Ah, rowdy teenagers disrupting the shopping experience at the mall. What is life in America coming to when we have to restrict access to a place that’s meant to attract people?
If you don’t know about this issue, malls began restricting access to teenagers in the mid-1990’s to cut down on noise, fights and shoplifiting. The deal is that teenagers after to be accompanied by an adult after 5pm in order to have access to the mall.
An article in Specialty Retail Report states:
“During the current economic downturn, Delaware’s Christiana Mall officials are gambling that turning away a significant subset of their customer base – the unsupervised, wandering teenagers who pile in on weekends – will, paradoxically, increase profits.
The International Council of Shopping Centers, a trade agency, counts 55 malls in the country to require chaperones at times for teenage patrons.
Though the idea first took root in the mid-1990s, most of its growth has happened lately. Thirty of the malls that now have curfews for unaccompanied teenagers began doing so within the last three years.
Erin Hershkowitz, a spokeswoman for the agency, said malls that adopt such policies may take a slight hit on sales to the younger set, but it is made up by increased shopping by adults who buy costlier items.
Malls that adopt curfews, she said, rarely relent.
Chambliss, the Christiana manager, predicted businesses that cater to a younger audience, such as Hot Topic or Pacific Sunware, may lose some sales initially but will rebound.”
THE REAL WORLD RETAILING TAKEAWAY
Know who is paying the bills, then cater to them.
Having spent a number of years working in the theme park and attractions business, we always had to balance the rowdy teen, coaster-riding audience with the families who wanted to have a magical experience with their kids.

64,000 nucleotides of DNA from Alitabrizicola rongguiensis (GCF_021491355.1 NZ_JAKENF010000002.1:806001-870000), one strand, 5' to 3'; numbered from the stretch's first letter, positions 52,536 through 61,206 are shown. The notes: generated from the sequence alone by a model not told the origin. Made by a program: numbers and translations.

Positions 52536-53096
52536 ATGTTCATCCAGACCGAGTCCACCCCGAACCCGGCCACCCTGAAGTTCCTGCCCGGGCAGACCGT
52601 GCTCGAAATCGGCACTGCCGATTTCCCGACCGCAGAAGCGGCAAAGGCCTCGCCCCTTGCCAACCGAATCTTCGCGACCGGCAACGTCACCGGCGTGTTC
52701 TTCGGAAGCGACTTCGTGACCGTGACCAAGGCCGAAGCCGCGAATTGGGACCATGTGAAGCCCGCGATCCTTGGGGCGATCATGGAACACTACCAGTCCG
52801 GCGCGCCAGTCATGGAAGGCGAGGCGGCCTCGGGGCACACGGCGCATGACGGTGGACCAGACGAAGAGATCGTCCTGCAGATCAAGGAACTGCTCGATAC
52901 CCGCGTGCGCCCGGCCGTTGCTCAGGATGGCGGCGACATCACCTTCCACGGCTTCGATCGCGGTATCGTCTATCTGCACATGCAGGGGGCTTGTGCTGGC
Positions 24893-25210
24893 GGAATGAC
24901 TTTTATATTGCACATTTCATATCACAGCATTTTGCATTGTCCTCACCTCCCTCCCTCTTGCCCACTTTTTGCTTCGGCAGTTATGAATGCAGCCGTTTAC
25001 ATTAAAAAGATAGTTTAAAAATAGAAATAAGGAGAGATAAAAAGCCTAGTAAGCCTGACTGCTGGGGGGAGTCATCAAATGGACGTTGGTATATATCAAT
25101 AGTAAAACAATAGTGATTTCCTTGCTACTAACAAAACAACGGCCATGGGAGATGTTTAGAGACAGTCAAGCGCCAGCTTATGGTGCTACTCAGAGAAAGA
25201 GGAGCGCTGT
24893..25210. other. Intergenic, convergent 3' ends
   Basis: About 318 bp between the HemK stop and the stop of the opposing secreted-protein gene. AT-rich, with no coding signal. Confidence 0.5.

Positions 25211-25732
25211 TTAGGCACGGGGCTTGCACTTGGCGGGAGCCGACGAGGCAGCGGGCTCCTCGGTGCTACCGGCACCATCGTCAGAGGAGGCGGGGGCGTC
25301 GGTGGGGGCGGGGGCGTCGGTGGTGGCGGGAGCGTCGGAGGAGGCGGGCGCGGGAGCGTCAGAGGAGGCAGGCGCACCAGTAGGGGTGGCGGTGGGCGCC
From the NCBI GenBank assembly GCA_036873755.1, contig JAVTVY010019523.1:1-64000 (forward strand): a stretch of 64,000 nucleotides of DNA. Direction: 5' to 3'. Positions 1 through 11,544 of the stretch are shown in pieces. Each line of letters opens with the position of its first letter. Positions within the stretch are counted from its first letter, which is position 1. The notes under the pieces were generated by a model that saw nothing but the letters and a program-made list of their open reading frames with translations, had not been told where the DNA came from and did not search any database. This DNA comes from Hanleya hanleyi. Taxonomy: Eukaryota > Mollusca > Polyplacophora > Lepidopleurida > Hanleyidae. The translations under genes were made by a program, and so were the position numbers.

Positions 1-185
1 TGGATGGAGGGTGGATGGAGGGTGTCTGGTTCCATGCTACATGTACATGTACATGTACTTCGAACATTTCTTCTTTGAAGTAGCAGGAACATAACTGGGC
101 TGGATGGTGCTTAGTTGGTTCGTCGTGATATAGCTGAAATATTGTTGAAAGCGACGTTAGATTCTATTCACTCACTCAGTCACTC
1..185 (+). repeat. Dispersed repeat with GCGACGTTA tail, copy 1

Those two groups will always be diametrically opposed. So what do you do? You cater to families and manage the “teen element.” It’s as simple as that. Families have the money to spend. Parents have the money to spend on their kids. Teens do not.
These 55 malls know that the families are their bread and butter. They wouldn’t be in existence today if the teen curfew significantly impacted sales. It’s the parents who are buying the video games, the cell phones, the ipods, the clothes and everything else that teens want, regardless of whether the parents are with the teens or not when they’re shopping.
I don’t believe many of you have this issue as you probably aren’t in one of the 55 malls that have the teen curfew. But it’s important to note that no matter where your store is located, catering to parents and families is where the money is at and always will be.